Featured Research

from universities, journals, and other organizations

What's The Clonality Status And Allelotype Of Focal Nodular Hyperplasia?

Date:
October 19, 2009
Source:
World Journal of Gastroenterology
Summary:
Focal nodular hyperplasia (FNH) is considered a hyperplastic lesion found in an otherwise normal liver, its clonality status has not been elucidated and the development of hepatocyte nodules within the involved parenchyma needs to be explained. A research group from China demonstrates that classical FNH is polyclonal in cell composition. However, the formation of multiple nodules of altered hepatocytes (NAH), showing monoclonality and genetic alterations, was found within all the FNH lesions.

Focal nodular hyperplasia (FNH) is a lesion found in an otherwise normal liver, and is considered to be parenchyma overgrowth responsive to increased blood flow secondary to vascular malformations. While its clinical outcomes are believed to be different from hepatocellular adenoma and carcinoma, its pathogenesis is largely unclear and its distinction from hepatocellular adenoma is sometimes difficult.

A research article to be published on October 7, 2009 in the World Journal of Gastroenterology addresses this question. The authors examined 12 FNH lesions via histological approaches, X-chromosome inactivation and allelotyping assays, using 12 hepatocellular adenomas and 22 hepatocellular carcinomas as references. Nodules of different types were isolated from FNH by microdissection and tested for clonality and genetic alterations.

Nodules of altered hepatocytes (NAH), the putative precursors of both hepatocellular adenoma and carcinoma, were found in all the FNH lesions. Polyclonality was revealed in all of the 10 FNH lesions, and loss of heterozygosity (LOH) was not detected in any of 6 FNH lesions examined, the results demonstrated their polyclonal nature and showed differences compared to hepatocellular neoplasms. In contrast, monoclonality was revealed in 21 (40%) of the 52 microdissected NAH. LOH was found in NAH, being highly frequent at 6 loci on 8p, 11p, 13q and 17p.

The results of clonality analyses provide an approach for the differential diagnosis of FNH from hepatocellular adenoma and well-differentiated carcinoma. In addition, elucidation of the pathogenesis the NAH, representing hepatocytic microadenoma, may lead to further understanding of early human hepatocarcinogenesis.


Story Source:

The above story is based on materials provided by World Journal of Gastroenterology. Note: Materials may be edited for content and length.


Journal Reference:

  1. Cai YR, Gong L, Teng XY, Zhang HT, Wang CF, Wei GL, Guo L, Ding F, Liu ZH, Pan QJ, Su Q. Clonality and allelotype analyses of focal nodular hyperplasia compared with hepatocellular adenoma and carcinoma. World Journal of Gastroenterology, 2009; 15 (37): 4695 DOI: 10.3748/wjg.15.4695

Cite This Page:

World Journal of Gastroenterology. "What's The Clonality Status And Allelotype Of Focal Nodular Hyperplasia?." ScienceDaily. ScienceDaily, 19 October 2009. <www.sciencedaily.com/releases/2009/10/091019123116.htm>.
World Journal of Gastroenterology. (2009, October 19). What's The Clonality Status And Allelotype Of Focal Nodular Hyperplasia?. ScienceDaily. Retrieved April 17, 2014 from www.sciencedaily.com/releases/2009/10/091019123116.htm
World Journal of Gastroenterology. "What's The Clonality Status And Allelotype Of Focal Nodular Hyperplasia?." ScienceDaily. www.sciencedaily.com/releases/2009/10/091019123116.htm (accessed April 17, 2014).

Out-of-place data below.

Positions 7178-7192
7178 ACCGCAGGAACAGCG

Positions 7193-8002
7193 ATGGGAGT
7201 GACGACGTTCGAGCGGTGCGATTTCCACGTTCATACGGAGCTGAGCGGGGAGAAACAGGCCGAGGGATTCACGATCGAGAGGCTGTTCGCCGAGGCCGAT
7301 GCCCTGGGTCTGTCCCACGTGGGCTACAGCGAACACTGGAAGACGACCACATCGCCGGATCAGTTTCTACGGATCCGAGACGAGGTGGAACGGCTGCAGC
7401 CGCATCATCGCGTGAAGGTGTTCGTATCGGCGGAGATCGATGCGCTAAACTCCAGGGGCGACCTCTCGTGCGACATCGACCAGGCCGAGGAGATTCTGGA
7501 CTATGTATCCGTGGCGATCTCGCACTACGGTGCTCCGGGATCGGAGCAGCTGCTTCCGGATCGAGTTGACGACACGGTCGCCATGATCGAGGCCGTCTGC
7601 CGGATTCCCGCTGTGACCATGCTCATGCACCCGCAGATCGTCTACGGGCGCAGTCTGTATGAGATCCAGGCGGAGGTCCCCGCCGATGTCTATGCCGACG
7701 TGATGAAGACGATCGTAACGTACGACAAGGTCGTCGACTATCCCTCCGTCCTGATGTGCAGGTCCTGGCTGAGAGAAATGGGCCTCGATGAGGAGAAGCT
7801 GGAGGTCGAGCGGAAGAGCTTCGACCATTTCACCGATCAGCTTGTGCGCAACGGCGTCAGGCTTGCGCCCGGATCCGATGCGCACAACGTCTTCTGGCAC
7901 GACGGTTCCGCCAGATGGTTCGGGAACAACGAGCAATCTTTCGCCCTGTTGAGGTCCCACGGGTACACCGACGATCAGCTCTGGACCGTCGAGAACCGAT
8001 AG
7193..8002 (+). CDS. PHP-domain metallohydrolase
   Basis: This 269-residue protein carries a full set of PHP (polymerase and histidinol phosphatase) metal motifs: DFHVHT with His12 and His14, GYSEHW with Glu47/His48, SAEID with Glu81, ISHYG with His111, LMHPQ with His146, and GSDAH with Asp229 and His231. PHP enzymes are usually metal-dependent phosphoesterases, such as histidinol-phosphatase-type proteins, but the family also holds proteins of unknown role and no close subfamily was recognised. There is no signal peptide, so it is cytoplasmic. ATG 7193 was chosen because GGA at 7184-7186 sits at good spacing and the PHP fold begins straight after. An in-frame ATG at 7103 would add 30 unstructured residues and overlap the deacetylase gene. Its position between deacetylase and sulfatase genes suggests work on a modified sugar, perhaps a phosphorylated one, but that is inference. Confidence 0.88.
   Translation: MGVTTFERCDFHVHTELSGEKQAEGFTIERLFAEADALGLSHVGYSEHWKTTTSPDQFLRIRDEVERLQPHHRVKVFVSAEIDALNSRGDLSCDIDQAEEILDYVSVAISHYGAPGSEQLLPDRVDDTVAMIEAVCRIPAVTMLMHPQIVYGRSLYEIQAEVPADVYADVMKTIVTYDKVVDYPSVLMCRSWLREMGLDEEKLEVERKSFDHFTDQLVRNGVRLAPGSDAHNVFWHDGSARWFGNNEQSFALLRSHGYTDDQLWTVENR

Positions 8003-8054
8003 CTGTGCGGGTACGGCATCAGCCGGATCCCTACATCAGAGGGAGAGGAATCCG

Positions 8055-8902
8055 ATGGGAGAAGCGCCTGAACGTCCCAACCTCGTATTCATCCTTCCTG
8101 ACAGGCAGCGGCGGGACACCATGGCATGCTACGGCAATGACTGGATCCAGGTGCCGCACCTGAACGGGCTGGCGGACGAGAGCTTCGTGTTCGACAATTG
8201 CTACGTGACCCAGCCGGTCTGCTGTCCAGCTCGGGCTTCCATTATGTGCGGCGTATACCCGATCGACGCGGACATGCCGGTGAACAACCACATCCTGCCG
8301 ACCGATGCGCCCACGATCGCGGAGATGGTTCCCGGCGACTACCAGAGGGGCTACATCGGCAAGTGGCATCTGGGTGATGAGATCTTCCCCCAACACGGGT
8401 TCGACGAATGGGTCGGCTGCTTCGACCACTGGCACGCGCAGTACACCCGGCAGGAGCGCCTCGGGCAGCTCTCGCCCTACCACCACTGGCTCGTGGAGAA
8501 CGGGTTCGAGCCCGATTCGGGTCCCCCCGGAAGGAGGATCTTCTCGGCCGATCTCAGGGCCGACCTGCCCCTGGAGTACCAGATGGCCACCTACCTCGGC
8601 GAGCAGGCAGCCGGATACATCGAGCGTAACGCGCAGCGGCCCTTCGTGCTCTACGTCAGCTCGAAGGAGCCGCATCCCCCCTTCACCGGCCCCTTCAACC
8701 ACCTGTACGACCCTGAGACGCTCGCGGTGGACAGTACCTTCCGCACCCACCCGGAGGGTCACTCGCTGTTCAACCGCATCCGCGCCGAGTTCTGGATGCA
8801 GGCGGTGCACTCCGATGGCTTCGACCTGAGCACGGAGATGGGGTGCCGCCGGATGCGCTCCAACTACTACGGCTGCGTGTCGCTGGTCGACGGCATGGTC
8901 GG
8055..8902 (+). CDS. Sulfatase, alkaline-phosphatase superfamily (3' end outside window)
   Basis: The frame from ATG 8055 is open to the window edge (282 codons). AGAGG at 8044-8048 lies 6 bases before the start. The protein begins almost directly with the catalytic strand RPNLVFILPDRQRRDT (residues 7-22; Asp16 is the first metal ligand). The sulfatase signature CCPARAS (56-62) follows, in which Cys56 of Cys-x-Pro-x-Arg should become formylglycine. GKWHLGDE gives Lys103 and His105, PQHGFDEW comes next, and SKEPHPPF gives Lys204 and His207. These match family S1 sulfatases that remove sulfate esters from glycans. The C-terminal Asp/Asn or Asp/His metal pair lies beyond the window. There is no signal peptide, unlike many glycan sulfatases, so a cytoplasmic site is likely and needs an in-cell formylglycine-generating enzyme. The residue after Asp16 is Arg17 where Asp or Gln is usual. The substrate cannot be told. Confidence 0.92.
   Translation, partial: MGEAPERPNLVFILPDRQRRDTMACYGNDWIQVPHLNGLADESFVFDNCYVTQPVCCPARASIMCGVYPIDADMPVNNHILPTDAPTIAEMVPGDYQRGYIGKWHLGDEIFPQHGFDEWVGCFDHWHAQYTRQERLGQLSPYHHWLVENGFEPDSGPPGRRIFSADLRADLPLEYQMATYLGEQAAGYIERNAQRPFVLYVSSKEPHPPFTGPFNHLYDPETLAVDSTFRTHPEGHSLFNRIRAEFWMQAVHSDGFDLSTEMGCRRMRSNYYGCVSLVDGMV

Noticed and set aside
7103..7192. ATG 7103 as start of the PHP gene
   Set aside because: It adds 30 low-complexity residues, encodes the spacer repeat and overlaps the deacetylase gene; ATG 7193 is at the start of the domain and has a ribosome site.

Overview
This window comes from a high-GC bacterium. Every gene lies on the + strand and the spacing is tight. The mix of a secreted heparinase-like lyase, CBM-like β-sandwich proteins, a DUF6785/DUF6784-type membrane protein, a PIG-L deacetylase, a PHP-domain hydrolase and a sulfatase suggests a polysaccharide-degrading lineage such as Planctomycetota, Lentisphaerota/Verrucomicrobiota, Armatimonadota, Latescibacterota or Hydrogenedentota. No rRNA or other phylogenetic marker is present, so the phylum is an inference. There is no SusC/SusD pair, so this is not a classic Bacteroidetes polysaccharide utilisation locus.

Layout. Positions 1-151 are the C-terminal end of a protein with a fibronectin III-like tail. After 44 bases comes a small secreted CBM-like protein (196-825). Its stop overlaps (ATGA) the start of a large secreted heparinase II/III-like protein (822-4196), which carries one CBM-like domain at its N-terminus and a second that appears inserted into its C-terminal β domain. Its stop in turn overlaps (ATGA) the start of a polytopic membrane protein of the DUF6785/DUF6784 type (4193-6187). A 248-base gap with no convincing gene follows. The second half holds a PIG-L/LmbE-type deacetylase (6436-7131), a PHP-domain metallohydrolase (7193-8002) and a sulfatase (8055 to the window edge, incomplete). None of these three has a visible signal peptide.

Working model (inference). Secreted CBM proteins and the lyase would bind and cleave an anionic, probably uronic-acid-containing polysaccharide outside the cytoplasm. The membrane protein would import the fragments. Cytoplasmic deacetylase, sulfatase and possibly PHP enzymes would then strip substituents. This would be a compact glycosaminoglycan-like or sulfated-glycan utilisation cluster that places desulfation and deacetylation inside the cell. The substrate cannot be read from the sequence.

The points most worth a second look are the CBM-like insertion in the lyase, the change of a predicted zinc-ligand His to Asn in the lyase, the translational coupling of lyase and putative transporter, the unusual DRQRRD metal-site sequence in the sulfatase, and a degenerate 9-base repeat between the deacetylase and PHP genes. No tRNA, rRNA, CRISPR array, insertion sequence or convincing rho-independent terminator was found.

Share This



More Health & Medicine News

Thursday, April 17, 2014

Featured Research

from universities, journals, and other organizations


Featured Videos

from AP, Reuters, AFP, and other news services

Could Even Casual Marijuana Use Alter Your Brain?

Could Even Casual Marijuana Use Alter Your Brain?

Newsy (Apr. 16, 2014) A new study conducted by researchers at Northwestern and Harvard suggests even casual marijuana use can alter your brain. Video provided by Newsy
Powered by NewsLook.com
Thousands Of Vials Of SARS Virus Go Missing

Thousands Of Vials Of SARS Virus Go Missing

Newsy (Apr. 16, 2014) A research institute in Paris somehow misplaced more than 2,000 vials of the deadly SARS virus. Video provided by Newsy
Powered by NewsLook.com
Formerly Conjoined Twins Released From Dallas Hospital

Formerly Conjoined Twins Released From Dallas Hospital

Newsy (Apr. 16, 2014) Conjoined twins Emmett and Owen Ezell were separated by doctors in August. Now, nearly nine months later, they're being released from the hospital. Video provided by Newsy
Powered by NewsLook.com
Ebola Outbreak Now Linked To 121 Deaths

Ebola Outbreak Now Linked To 121 Deaths

Newsy (Apr. 15, 2014) The ebola virus outbreak in West Africa is now linked to 121 deaths. Health officials fear the virus will continue to spread in urban areas. Video provided by Newsy
Powered by NewsLook.com

Search ScienceDaily

Number of stories in archives: 140,361

Find with keyword(s):
Enter a keyword or phrase to search ScienceDaily for related topics and research stories.

Save/Print:
Share:

Breaking News:
from the past week

In Other News

... from NewsDaily.com

Science News

Health News

Environment News

Technology News



Save/Print:
Share:

Free Subscriptions


Get the latest science news with ScienceDaily's free email newsletters, updated daily and weekly. Or view hourly updated newsfeeds in your RSS reader:

Get Social & Mobile


Keep up to date with the latest news from ScienceDaily via social networks and mobile apps:

Have Feedback?


Tell us what you think of ScienceDaily -- we welcome both positive and negative comments. Have any problems using the site? Questions?
Mobile: iPhone Android Web
Follow: Facebook Twitter Google+
Subscribe: RSS Feeds Email Newsletters
Latest Headlines Health & Medicine Mind & Brain Space & Time Matter & Energy Computers & Math Plants & Animals Earth & Climate Fossils & Ruins